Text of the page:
We are often asked for advice with regards to commission claims and claims in relation to defects to properties.
The court route is long and tedious, and it can take up to three years for a case to be finalised. Agents often walk away from legitimate claims for commission because they feel they will spend their time and money more effectively in selling more property.
All of this can be avoided by stipulating in the mandate agreement that, in the event of a dispute with regard to the payment of commission, the agency may elect to refer the matter for mediation, and if the dispute remains unresolved, arbitration.
Mediation usually precedes arbitration and an independent third party is tasked with mediating, or negotiating, a settlement of the dispute. If that then fails, the matter is referred to arbitration.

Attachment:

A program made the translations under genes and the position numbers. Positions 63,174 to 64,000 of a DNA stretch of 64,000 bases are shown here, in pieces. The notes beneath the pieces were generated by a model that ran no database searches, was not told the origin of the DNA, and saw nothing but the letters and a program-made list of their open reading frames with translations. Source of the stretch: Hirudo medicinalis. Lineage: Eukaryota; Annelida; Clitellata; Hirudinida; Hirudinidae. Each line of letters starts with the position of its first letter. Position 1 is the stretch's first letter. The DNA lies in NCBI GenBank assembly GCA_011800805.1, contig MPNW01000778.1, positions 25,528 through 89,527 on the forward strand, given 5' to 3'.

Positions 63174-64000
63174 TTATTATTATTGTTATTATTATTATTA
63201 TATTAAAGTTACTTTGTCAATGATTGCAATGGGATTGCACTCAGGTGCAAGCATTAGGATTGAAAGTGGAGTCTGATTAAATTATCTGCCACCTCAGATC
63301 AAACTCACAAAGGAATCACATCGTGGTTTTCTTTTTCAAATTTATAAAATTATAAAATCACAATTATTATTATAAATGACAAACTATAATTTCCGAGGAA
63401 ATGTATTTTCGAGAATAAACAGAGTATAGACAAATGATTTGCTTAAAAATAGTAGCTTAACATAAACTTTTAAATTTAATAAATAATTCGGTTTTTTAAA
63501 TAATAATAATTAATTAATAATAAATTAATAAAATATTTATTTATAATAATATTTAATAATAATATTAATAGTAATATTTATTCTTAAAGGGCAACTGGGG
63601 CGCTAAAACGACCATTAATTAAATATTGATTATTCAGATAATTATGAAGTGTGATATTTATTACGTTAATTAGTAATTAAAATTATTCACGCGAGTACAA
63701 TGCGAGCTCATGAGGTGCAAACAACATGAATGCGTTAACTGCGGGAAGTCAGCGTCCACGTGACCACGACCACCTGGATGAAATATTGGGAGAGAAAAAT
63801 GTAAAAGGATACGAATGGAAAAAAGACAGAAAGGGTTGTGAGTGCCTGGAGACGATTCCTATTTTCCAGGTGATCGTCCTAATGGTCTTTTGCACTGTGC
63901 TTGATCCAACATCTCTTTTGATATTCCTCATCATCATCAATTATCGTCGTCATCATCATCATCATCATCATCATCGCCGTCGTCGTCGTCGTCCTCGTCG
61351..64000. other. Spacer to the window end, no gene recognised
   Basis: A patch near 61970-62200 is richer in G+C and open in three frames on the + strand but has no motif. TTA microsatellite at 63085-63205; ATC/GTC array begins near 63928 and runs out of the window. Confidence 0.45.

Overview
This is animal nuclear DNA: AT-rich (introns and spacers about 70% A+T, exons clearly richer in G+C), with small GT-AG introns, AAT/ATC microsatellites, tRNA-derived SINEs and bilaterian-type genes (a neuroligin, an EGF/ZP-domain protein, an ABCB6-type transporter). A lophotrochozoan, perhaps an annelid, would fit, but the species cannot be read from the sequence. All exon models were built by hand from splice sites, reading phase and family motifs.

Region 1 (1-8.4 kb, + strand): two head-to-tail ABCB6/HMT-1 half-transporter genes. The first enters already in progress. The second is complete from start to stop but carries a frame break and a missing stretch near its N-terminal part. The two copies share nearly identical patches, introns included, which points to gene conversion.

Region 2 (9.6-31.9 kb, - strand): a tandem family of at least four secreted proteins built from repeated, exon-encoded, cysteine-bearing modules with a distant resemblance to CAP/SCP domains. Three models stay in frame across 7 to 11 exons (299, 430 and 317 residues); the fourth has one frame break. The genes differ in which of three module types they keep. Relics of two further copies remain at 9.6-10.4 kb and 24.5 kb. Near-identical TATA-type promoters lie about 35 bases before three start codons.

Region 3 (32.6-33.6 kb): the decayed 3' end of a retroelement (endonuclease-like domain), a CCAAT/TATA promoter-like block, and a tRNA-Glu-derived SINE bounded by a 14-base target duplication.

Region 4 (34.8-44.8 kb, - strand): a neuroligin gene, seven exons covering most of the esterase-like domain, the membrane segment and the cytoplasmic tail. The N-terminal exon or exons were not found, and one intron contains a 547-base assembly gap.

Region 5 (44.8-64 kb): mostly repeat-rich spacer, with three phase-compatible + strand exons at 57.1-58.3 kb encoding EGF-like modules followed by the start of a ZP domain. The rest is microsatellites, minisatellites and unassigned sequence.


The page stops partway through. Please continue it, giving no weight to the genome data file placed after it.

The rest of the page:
Arbitration is essentially exactly the same as a court case, except that the case is heard by an arbitrator and not a judge or magistrate, and the procedures that are followed are less formal.
An arbitration can easily be finalised within a period of three or four months, and the owner of a property would be legally bound to such an agreement. An arbitrator is appointed jointly by the parties, and if they are unable to agree on the nomination of such arbitrator, the agreement can provide that for example, the Institute of Estate Agents appoint an attorney or advocate with at least 10 years experience to act as an arbitrator. The provisions of the Arbitration Act will usually determine the manner in which such arbitration is conducted.
An order made by the arbitrator is binding on the parties and can be made an order of court. An arbitration award is also not appealable.
The content of this article is intended to provide a general guide to the subject matter. Specialist advice should be sought about your specific circumstances.